2. McDougall J A. Malone, K. E, Doling, J. R.. Cushing-Haugen K L, Porter L and [i, C i. 2013. Sep. longterm statin use and risk ofductal and lobular breast cancer among women 55 to 74 years ofage. Cancer Epidemiol Biomarkers Prev. 22(9) pp. 1529-37 doi: 101158/1055-9965.EPl-130414. Epub 2013 Jul 5.
3. Chang C C, Ho, S, C Chiu, H. F and Yang, C Y. 2011. Dec Statins increase the risk of prostate cancer
4 Lakha, F.. Theodoratou. Farrington, S Teneso, A, Cetnarskyj Din, F. 1/9 Porteous, M. E, Dunlop. M. G. and Campbel( H. 2012. Oct Statin use and association with colorectal cancer survival and risk: case control study with prescription data linkage BMCCancer 22;12 p, 487. doi: 10.1186/1471-2407-12-487.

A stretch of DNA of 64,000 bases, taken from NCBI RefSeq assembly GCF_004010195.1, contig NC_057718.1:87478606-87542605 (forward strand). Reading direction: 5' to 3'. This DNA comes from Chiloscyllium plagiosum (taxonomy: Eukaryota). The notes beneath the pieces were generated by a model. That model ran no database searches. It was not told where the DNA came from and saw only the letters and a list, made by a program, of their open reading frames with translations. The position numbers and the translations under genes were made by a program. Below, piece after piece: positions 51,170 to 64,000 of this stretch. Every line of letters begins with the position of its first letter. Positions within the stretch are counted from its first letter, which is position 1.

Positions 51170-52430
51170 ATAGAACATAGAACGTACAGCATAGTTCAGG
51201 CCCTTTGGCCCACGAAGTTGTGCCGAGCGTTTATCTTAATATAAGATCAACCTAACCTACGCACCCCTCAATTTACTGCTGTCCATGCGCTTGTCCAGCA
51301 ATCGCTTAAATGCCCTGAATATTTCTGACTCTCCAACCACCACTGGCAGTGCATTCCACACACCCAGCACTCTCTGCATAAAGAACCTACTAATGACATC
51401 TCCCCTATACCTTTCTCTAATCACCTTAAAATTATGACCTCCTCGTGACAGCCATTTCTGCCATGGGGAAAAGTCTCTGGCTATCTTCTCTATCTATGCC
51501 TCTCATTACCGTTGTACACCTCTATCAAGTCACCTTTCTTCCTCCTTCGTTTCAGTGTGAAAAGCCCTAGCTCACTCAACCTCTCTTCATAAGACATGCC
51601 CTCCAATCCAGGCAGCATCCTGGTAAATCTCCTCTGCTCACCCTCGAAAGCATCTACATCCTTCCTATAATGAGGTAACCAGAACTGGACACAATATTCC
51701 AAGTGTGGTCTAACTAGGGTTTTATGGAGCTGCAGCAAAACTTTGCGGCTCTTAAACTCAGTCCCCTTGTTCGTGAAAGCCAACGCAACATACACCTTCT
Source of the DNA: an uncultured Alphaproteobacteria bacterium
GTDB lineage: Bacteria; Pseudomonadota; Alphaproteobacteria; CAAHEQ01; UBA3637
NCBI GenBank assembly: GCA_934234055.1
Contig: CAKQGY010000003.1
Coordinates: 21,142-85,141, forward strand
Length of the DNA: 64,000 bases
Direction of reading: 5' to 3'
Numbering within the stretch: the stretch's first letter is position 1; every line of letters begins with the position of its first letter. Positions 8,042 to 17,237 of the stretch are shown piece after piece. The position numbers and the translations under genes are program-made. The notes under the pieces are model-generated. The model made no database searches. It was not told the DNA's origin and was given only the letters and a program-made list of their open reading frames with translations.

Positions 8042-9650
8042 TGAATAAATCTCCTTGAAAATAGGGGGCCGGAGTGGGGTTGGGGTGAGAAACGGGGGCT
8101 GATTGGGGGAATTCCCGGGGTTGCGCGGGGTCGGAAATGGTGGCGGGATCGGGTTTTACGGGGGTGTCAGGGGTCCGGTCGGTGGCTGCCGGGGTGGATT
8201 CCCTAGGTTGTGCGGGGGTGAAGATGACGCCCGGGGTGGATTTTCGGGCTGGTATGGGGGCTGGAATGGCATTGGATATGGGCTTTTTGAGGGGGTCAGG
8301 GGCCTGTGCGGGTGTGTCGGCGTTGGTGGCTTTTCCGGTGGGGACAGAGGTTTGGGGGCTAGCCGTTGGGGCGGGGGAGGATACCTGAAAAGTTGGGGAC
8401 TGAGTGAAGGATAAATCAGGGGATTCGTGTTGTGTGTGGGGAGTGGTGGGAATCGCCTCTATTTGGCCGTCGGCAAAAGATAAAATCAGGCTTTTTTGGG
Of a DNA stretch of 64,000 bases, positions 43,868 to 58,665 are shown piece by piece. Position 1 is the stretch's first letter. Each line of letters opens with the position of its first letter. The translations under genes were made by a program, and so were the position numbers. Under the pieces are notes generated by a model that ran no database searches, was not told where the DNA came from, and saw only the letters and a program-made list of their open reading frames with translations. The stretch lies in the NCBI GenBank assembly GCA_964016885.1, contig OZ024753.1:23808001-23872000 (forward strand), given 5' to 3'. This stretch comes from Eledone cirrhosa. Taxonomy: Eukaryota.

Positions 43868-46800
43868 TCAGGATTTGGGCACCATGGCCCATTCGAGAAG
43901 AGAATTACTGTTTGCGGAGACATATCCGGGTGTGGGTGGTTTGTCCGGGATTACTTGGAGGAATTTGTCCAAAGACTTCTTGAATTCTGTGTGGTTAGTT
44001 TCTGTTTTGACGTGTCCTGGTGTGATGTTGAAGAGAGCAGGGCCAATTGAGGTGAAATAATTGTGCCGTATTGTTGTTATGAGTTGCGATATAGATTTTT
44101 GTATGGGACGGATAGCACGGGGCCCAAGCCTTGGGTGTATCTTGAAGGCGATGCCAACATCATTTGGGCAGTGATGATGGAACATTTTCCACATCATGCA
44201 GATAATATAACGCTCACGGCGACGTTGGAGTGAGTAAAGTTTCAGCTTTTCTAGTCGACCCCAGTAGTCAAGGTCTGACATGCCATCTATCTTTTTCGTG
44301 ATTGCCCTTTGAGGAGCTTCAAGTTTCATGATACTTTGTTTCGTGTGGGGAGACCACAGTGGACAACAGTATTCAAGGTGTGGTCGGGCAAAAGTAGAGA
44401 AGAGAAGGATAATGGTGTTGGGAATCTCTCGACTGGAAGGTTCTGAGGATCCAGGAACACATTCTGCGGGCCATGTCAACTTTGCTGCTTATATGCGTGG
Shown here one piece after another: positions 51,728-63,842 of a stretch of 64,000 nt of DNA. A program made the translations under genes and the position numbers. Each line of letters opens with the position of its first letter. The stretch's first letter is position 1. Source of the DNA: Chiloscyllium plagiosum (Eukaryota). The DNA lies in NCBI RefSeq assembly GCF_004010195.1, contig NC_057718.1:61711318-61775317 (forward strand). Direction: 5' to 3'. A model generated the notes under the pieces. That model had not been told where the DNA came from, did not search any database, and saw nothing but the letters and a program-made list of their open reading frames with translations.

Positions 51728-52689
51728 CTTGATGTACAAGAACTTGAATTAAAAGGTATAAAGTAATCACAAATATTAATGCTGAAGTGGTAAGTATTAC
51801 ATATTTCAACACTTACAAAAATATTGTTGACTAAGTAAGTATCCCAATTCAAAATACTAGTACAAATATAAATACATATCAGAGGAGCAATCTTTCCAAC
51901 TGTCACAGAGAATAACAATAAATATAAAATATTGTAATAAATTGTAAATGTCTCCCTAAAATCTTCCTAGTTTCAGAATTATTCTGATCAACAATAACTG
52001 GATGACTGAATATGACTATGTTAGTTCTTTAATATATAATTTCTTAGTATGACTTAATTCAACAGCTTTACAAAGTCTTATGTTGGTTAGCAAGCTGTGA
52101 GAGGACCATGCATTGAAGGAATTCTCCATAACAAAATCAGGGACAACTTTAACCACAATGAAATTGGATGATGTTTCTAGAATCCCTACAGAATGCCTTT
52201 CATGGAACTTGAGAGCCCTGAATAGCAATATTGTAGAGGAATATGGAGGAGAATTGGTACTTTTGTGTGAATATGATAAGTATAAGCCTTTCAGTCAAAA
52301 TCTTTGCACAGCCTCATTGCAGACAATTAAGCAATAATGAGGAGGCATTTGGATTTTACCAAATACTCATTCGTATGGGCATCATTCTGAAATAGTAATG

5. Chiu, H. E Kuo, C C, Kuo, H. W.. lee, l. M. Lee, C and Yang. C Y 2012. Jul. Statin use and the risk ofkidney cancer. a population-based case-control study Expert Opin Drug Saf. 11(4) p 543-9. doc 101517/14740338.2012678831.
6. Matthews A, Herrett E, Gasparrini, Ao Tjeerd van Staat A, Goldacre, 8, Smeeth, Lt Bhaskaran, K 2016.
7. Langsjoen. P H. and Langsjoen. A. M. 2008 Supplemental ubiquinol in patients with advanced congestive heartfailure, Biofactors 32(1-4) pp. 119-28
8 Eriksson, M, Forslund A S, Jonsson, J-H„ Söderberq S. Wennberg M. and EOasson Mor 2016. Greater decreases in cholesterol levels among individuals With huh cardiovascular risk than among the general population: the northern Sweden MONICA study 1994 to 2014 European Heat Journal, DOI 101093/eurheartj/ehw052